Well, in theory, if you just stayed at the higher voltage all the time and just limited the throttle in one mode, it should perform almost exactly the same as running at a lower voltage. In fact, if you limited the throttle on a 72v pack so that the top speed was the same as a 36v pack, you would have even more torque available since the current limiter is measuring the battery current.
RatoN wrote:Ok i understand now
So there is no need for a 2 mode switch then, since the throttle constitute a dimmer switch.
Like I said before, AMPS = Torque
Voltage = Speed POTENTIAL
"Each cell has to carry the same load either way."
This is where we differ.
The equalizer in your " Specific " situation is that your motor runs better at higher voltage.... 5 amps at 80v.. or 10 amps at 40v... equals things out.. so the amp load on each cell is the same..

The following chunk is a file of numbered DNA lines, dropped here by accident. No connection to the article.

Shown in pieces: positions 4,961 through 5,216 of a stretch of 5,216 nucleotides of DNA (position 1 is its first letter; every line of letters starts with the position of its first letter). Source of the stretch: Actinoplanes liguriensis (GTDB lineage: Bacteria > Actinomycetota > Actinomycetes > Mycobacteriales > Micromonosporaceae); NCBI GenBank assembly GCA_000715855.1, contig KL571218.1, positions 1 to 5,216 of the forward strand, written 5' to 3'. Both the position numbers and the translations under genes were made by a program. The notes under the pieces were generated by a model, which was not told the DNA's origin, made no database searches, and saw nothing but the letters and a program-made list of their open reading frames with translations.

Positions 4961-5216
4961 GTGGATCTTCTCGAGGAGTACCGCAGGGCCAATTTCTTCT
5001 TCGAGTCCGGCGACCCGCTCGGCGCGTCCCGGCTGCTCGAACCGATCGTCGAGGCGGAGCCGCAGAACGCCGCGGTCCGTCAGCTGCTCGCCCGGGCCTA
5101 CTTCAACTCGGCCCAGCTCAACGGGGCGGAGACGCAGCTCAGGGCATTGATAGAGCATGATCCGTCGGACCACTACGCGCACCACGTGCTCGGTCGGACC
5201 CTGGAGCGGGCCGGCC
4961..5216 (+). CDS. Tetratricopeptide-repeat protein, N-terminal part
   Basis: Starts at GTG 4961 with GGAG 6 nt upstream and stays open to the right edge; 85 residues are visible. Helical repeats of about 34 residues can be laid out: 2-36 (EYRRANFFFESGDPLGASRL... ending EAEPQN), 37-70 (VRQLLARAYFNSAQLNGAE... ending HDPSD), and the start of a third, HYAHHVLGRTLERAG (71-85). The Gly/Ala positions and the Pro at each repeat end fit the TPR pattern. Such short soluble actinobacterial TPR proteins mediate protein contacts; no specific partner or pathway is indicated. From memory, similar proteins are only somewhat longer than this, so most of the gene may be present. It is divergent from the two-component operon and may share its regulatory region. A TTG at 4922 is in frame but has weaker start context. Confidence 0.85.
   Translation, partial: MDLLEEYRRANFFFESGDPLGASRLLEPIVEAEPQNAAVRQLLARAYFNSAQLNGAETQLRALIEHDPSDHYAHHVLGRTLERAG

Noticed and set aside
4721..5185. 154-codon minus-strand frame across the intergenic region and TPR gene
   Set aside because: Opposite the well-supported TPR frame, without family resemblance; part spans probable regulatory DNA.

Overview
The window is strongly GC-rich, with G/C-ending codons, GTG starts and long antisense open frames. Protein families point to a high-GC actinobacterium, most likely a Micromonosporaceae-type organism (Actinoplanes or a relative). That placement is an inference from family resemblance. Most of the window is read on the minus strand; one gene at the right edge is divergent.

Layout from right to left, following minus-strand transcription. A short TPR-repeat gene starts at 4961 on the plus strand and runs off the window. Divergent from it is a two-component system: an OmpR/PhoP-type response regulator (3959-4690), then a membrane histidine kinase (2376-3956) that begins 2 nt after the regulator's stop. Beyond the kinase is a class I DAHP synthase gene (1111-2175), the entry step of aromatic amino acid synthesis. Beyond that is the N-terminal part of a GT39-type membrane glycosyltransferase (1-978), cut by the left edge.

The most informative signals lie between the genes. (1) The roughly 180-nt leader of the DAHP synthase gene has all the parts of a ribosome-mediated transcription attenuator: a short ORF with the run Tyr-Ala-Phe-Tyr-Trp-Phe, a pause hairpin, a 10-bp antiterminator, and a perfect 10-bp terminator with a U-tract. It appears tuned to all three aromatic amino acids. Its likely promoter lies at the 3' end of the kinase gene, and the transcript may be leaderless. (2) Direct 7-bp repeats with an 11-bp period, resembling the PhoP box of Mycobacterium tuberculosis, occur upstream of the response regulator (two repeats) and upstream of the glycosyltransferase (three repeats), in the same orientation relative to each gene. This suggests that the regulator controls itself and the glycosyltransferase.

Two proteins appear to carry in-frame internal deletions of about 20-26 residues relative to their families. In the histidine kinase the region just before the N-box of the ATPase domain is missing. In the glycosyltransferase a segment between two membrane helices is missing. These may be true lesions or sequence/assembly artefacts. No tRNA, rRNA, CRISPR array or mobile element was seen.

You either have a magic motor or a magic controller.
Now tell me about your magic motor and magic controller.
There is a tiny advantage to running a lower voltage if you're going slow. The greater the difference between the pack voltage and what the motor's getting, the more losses there are in the inductor (controller).
I don't think the difference is very big, and usually not worth the bother of a dual voltage switch.
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